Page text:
How Much Did You Pay for That Primary Win?

Spending millions of your own money can get you nominated, but it won’t guarantee you a win in November.

National Journal
Karyn Bruggeman and Adam Wollner
Add to Briefcase
Karyn Bruggeman and Adam Wollner
May 27, 2014, 6:46 p.m.

Self-fund­ing can­did­ates are off to a strong start this elec­tion sea­son, but if his­tory is any guide, it won’t last.

Already, gubernat­ori­al hope­fuls, such as Re­pub­lic­an Bruce Rau­ner of Illinois and Demo­crat Tom Wolf of Pennsylvania, won primar­ies after pour­ing mil­lions of their own cash in­to their cam­paigns. Dav­id Per­due waded through a crowded Geor­gia Sen­ate Re­pub­lic­an field to ad­vance to a Ju­ly run­off elec­tion and polit­ic­al new­comer Curt Clawson won the GOP nom­in­a­tion for a spe­cial elec­tion in Flor­ida’s 19th Con­gres­sion­al Dis­trict the same way.

How much did it cost? Well, with $10 mil­lion spent, Wolf has taken the most out of his wal­let. Rau­ner shelled out more than $6.5 mil­lion, while Per­due per­son­ally put in nearly $3 mil­lion — with more po­ten­tially on the way. Clawson has spent more than $2.6 mil­lion.

While that might look like money well spent, self-fund­ing seems to only of­fer an ini­tial boost to help can­did­a­cies get off the ground. In­deed, his­tory shows it’s far from a sure­fire way to clinch vic­tory in Novem­ber.

Over the past three elec­tion cycles, 54 per­cent of House and Sen­ate can­did­ates who per­son­ally con­trib­uted or loaned at least $500,000 to their cam­paigns se­cured their party’s nom­in­a­tion, but just 22 per­cent of all self-fun­ders won their races, ac­cord­ing to data com­piled by the Cen­ter for Re­spons­ive Polit­ics. 

Over the past three elec­tion cycles, just 22 per­cent of all self-fun­ders won their races.

The biggest self-fund­ing flop dur­ing that peri­od came cour­tesy of Meg Whit­man, CEO of Hew­lett-Pack­ard, who spent a whop­ping $144 mil­lion of her per­son­al for­tune in a failed ef­fort to de­feat Demo­crat Jerry Brown in the 2010 Cali­for­nia gov­ernor’s race. On the Sen­ate side, former WWE CEO Linda McMa­hon pumped nearly $100 mil­lion of her own money in­to two un­suc­cess­ful bids in Con­necti­c­ut.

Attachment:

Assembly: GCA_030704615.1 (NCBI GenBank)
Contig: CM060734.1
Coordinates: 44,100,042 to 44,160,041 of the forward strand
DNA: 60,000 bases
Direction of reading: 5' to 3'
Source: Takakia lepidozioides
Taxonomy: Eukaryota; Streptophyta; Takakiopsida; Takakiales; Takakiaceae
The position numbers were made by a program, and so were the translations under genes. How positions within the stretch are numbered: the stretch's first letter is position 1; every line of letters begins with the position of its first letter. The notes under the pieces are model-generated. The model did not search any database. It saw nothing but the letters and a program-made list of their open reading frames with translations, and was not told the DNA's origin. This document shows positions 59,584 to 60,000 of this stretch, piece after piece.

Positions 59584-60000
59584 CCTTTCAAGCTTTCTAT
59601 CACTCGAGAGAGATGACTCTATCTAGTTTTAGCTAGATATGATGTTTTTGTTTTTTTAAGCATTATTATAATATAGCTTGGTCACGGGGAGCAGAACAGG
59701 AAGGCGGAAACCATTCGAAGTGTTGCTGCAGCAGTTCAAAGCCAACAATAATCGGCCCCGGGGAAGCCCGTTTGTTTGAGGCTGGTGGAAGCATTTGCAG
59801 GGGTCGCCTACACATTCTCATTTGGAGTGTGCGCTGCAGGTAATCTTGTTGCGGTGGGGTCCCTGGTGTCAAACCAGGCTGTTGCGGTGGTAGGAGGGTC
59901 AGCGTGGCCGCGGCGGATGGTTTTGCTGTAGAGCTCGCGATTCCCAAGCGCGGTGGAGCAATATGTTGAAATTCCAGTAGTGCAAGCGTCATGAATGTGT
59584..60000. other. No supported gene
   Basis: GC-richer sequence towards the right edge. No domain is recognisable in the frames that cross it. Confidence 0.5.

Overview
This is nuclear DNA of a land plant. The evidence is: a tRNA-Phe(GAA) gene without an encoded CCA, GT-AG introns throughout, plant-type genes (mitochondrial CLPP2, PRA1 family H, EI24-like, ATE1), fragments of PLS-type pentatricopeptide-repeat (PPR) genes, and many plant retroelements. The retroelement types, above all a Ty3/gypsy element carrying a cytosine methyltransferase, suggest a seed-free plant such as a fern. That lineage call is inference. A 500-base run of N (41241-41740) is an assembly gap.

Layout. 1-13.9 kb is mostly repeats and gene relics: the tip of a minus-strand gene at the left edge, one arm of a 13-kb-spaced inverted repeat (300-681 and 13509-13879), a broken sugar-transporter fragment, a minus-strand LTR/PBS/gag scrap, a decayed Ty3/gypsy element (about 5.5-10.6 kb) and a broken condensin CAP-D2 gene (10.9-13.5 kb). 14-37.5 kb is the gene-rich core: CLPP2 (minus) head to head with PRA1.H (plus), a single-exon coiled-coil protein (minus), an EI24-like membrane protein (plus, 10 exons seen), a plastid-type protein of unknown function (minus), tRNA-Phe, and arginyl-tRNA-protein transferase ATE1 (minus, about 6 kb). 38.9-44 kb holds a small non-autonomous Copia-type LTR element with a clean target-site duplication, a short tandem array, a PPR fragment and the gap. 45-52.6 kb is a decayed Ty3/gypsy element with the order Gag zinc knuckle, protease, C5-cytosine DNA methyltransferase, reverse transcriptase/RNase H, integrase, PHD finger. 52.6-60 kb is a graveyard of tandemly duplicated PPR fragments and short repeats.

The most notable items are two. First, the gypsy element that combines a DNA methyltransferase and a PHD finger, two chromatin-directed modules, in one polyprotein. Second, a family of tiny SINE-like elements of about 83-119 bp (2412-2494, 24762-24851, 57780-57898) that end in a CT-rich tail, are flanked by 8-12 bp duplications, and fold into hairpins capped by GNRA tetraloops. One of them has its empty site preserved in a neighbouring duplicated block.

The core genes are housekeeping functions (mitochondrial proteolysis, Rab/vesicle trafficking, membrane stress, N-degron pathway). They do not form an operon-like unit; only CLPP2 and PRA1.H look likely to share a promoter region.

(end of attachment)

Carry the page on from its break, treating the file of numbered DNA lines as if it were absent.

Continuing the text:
In 2012, Texas Lt. Gov. Dav­id Dewhurst fell short in his GOP primary run­off elec­tion against Ted Cruz even though he spent just shy of $20 mil­lion on the ef­fort. Dav­id Alameel’s fourth-place fin­ish in Texas’s 33rd Con­gres­sion­al Dis­trict primary per­son­ally cost him about $4.5 mil­lion — or $2,173 per vote.

This year, not all can­did­ates who at least par­tially self-fin­anced have found suc­cess. Sid Dinsdale lost in Neb­raska’s GOP Sen­ate primary des­pite loan­ing his cam­paign $1 mil­lion down the fi­nal stretch of the race, and Matt Bev­in spent $900,000 of his own money in his failed bid to un­seat Sen­ate Minor­ity Lead­er Mitch Mc­Con­nell in Ken­tucky. Look­ing ahead to Iowa’s Re­pub­lic­an Sen­ate primary on June 3, busi­ness­man Mark Jac­obs has put more than $3 mil­lion to­ward his cam­paign but still has fallen be­hind state Sen. Joni Ernst in re­cent polls.